November 03, 2022
In 2021, Forbes Magazine asked readers “How do experts design for immersive in-store experiences while leveraging the efficiency and instant gratification of the digital world?” At this Fall’s New York Fashion Week, PUMA had the answer.
PUMA, who had not presented a collection since their 2017 collaboration with Rihanna-founded Fenty, made their comeback with the unveiling of “Futrograde.” A cohesive blend of the real and the meta - this new collection celebrates futuristic high fashion, classic streetwear, music, and sports with a full embrace of the looks of past decades. In preparation for the show, Designer June Ambrose created over 40 custom looks for the runway that paid homage to the German archives. Collaborating with brands like Dapper Dan, Koche, and Palomo Spain, she created an iconic re-emergence of the famous tracksuits of the 1960s and 70s. Featuring bright white strobe lighting design, group dance sequences, and familiar faces like supermodel Winnie Harlow and a super athlete like Usain Bolt, the evening jump started an electrifying return and celebrated the upcoming birthday of 75 years in the industry.
Predating their runway show and hinting at their comeback, the brand created an immersive experiential platform called “Blackstation,” which is best described as a “3D spatial playground.” Inside of Blackstation, there is a metaverse roadmap with both Web3 activations and exclusive NFT drops that feature collectible tokens redeemable for real-world newly released sneakers. High Snobiety quoted PUMA’s Chief Brand Officer saying “Our approach to Web3 this year has been about engaging communities, both testing and learning. We knew that we wanted to connect both digital and physical worlds. The communities we are a part of were craving physical products. It was a really exciting process because we designed shoes that were digitally-led, then tweaked and iterated them to be built out physically.” Beginning on August 25th - the brand released passes for three different online portals. The first was given early access and the remaining were given a countdown to public release on September 7th. Once granted access, pass holders were able to redeem two NFTs, one of which is attached to a pair of sneakers. The other grants access to a customized experience based on the redeemers chosen shoe. The NFT footwear was incorporated into the show using model avatars while real models in both archival and futuristic looks walked.
Through the unveiling of this new stage in design, PUMA highlights a focus and desire that is on all major brand agendas heading into the future: how to connect with the community of people buying their products and most importantly how to receive feedback to give the people more of what they want. This level of personalization and growing expertise is a standard brought on by the COVID-19 pandemic that is here to stay. Specifically for brands participating in decentralization, blockchain technologies, and token-based economics.
The daily rapid developments on social media have made it easier than ever for brands to give consumers a seat at the table when it comes to customizing their own experiences and allow them to exist inside of a controllable community. In the past, exclusive brand information on customers would be limited to nothing more than a shipping location. Through these new advances on web3, a brand like PUMA now has access to not only where their customers are buying from, but what size they are, what colors and styles they like - it gives insider access to everyone, not just celebrities or influencers. This new data access also allows brands to better prepare for product drops with more closely approximated manufacturing and distribution budgets. This level of transparency and incentive realignment are creating a more durable brand value and brand activation that is both sustainable and reliable.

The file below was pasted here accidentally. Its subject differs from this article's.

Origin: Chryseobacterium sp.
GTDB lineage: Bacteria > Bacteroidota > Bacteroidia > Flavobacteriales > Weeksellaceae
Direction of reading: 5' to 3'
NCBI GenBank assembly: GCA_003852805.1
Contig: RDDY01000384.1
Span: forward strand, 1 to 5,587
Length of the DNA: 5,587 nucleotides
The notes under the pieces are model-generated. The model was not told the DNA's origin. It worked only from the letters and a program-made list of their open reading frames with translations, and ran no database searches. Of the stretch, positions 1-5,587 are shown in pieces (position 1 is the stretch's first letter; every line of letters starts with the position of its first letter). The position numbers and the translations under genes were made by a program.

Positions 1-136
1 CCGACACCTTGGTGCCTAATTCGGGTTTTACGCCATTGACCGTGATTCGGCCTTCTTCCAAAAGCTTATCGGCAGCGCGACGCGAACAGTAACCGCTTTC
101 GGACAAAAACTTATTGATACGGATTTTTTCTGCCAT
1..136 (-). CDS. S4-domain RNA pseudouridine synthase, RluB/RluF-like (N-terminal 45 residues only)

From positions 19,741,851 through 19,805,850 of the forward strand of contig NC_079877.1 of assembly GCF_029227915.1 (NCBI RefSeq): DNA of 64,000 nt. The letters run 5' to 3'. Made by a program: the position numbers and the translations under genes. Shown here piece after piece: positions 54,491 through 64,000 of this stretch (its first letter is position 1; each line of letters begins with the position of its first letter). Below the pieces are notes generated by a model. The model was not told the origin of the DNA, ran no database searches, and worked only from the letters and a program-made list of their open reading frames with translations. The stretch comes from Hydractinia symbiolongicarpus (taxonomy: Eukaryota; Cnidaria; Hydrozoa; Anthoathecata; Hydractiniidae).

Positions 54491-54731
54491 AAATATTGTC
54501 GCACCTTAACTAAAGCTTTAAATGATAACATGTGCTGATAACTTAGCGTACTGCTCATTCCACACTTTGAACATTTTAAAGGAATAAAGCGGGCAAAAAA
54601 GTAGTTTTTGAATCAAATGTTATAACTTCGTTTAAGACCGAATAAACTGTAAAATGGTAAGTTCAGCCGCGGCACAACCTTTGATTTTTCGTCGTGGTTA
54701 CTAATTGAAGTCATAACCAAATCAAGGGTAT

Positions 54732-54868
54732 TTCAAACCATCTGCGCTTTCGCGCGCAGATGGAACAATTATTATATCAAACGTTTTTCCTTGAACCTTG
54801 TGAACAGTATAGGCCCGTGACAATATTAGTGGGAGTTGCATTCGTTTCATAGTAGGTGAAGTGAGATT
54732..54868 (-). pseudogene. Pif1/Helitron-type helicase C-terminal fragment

For 2022, expert marketers know that the Metaverse is hands down the most sought-after place for their brands to be. Acknowledging this evident merging of the physical and digital worlds through investment is key to planning a careful yet technologically focused marketing strategy. As we approach 2023, we see that the role of the store has changed for all shoppers. Browsers turned consumers can have whatever they want; digitally on-demand. For dedicated legacy brand followers and newly interested Gen-Z viewers, in-person stores are serving as more of a showroom for inspiration - retail entertainment. Physical stores play a tangible and tactile role…they allow consumer audiences to have an immersive experience in the brand and ignite visual senses through storytelling. Plain and simple - shopping still brings joy to everyone. It is likely that we will see a return of in-person shopping in 2023 but it will serve as research for what to buy online - or in the case of the PUMA NFT sneaker - serve as a location to redeem online points with a physical reward.
Mathieu has held several high-tech and creative management positions in Europe and the US over the past 20 years. He is currently the Group CEO at CoCreativ, leading Industrial Color, Globaledit, and Smashbox Studios, servicing top-tier brands in creative production solutions. The group specializes in high-end photography, video production, post-production, SaaS collaboration, animation, eCommerce, broadcast videos, and CGI at any scale in its network of studios in New York and California. Before managing this creative group of agencies, his career started in structured finance in Paris, France, and Houston, TX. He earned a Master’s Degree in Process Engineering from INPG and an MBA from ESSEC Business School.
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